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What To Do When The Person You Love Doesn’t Love You Back

What To Do When The Person You Love Doesn't Love You Back

You want to be with someone who loves you, and if someone doesn’t, move on.

It’s hard but it happens. And it hurts.

You find yourself loving someone who doesn’t love you back; or you love someone who acted like there was a possibility of love in return, but now there’s not; or you love someone who simply doesn’t feel the same way and isn’t going to feel the same way, ever; or you loved someone deeply who loved you deeply and then this person just switched off and hurt you in ways that were unimaginable, or this person loved you and you loved them and then someone new came along and they left.

Whatever the situation, you’re left with a big pile of hurt when unrequited love sneaks its way into your life. You recall your exchanges over and over in your mind. Where did it go wrong or fail to go right? What should you have done that you didn’t? What did you do that you shouldn’t have?

 

You feel rejected and that something really is wrong with you. You wonder what you could do to make this person want you.

Maybe your ex is with someone new or just fell out of love one day. Or failed to fall in love on the day you did. That’s even more baffling. There is nothing and no one else. Or your ex-has spiraled into some other mindset. They’re depressed or upset or self-absorbed in some way.

Wouldn’t you want someone to help carry the burden, you ask. The answer is please leave me alone.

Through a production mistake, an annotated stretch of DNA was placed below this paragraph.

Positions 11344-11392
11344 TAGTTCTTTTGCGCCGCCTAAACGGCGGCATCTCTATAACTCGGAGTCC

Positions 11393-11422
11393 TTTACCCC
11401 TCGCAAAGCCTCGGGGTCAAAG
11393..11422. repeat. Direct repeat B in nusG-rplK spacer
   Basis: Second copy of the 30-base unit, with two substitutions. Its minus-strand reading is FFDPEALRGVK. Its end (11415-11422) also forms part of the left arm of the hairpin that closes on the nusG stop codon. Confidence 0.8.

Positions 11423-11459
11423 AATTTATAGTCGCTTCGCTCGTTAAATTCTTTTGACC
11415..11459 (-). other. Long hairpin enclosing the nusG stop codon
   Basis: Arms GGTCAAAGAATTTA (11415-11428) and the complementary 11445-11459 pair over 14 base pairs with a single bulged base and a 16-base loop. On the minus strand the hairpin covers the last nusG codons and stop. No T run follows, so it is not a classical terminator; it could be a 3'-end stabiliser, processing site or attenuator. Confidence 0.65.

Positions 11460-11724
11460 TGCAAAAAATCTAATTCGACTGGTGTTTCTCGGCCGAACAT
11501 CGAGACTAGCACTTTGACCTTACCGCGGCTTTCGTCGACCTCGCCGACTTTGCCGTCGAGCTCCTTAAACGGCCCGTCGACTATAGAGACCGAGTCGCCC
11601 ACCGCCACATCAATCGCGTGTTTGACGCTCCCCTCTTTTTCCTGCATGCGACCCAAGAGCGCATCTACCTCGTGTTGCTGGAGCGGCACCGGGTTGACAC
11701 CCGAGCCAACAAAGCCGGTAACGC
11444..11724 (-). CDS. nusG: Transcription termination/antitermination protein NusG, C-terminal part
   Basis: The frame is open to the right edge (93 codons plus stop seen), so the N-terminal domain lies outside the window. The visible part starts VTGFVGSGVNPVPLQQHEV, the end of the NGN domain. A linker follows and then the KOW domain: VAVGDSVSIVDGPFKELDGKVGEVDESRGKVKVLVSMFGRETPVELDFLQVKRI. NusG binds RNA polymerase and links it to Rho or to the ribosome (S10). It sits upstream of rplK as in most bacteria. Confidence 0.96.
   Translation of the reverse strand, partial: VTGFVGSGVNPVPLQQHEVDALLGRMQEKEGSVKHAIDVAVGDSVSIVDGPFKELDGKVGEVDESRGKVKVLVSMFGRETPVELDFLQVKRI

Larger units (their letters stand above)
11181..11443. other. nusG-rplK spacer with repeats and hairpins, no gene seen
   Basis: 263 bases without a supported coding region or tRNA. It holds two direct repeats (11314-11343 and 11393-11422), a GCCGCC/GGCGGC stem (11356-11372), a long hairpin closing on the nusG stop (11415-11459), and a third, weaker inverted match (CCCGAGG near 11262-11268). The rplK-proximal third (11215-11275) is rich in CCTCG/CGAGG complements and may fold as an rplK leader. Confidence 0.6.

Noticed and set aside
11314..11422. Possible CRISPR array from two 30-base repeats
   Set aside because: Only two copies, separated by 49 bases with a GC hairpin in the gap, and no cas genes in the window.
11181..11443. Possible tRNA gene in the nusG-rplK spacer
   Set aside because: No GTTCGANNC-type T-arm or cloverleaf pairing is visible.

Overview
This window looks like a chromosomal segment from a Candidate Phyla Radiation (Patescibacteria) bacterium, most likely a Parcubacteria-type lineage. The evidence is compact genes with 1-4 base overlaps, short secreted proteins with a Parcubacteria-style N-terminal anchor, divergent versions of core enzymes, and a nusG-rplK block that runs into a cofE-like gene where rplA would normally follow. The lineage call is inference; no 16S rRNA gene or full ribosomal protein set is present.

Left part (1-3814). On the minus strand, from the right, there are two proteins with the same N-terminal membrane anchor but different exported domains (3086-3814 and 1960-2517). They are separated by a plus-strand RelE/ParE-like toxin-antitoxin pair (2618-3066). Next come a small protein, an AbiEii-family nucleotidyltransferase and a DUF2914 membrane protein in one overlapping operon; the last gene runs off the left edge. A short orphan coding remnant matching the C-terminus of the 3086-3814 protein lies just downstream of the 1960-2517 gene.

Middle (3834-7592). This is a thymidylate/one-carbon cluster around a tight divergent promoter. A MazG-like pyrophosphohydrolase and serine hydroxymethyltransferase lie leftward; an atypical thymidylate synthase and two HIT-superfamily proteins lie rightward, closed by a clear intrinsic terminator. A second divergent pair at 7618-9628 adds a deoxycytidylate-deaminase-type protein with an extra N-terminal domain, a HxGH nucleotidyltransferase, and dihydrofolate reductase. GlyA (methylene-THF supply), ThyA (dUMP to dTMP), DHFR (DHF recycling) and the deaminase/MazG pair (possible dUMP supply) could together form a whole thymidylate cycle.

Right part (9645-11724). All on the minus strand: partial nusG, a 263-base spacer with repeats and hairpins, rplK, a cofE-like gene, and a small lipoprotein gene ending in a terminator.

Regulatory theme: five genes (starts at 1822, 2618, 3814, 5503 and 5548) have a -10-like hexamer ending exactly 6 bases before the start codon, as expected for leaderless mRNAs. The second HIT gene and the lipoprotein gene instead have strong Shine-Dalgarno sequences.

You’re freaking out. How is it that they want you to help by going away? The first emotion is disbelief. How can this be? How did I get here? How am I hurting over this person? Maybe your personality is draining away — you used to be fun and helpful and have a great sense of humor. Now you’re plain and dull and you’re boring all your friends with your sad refrain of unrequited love.

Part of you refuses to believe it. It can’t be so. Something will change. This is a phase. This is temporary. I’ll just sit here and wait for my love to smarten up and see the light. That is what I will do. Better yet, I will change things. I will call him or her or text him or her. We will get into a big emotional conversation and I will persuade them that this is all wrong.

My suggestion is to stop and not do anything, which, in the beginning, is the hardest thing to do. You’re having trouble absorbing the news and are doing your damnedest to make it different or refuse to believe it’s over.

It’s natural to deny it, but it’s important to believe it when loving someone who doesn’t love you back. You can take your time but you have to move in the direction of believing it because it’s true. Let it slowly sink in and do the hardest thing there is to do: Nothing.

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Written by Susan J Elliott, J.D., M.Ed.

Susan J Elliott, JD, M.Ed., is a sought-after relationship commentator, motivational speaker, certified grief counselor, and attorney. Her books include Getting Past Your Breakup: How To Turn A Devastating Loss Into The Best Thing That Ever Happened To You (Da Capo 2009) and Getting Back Out There: Successful Dating and Finding Real Love After the Big Breakup (Da Capo 2015). She lives in New York.

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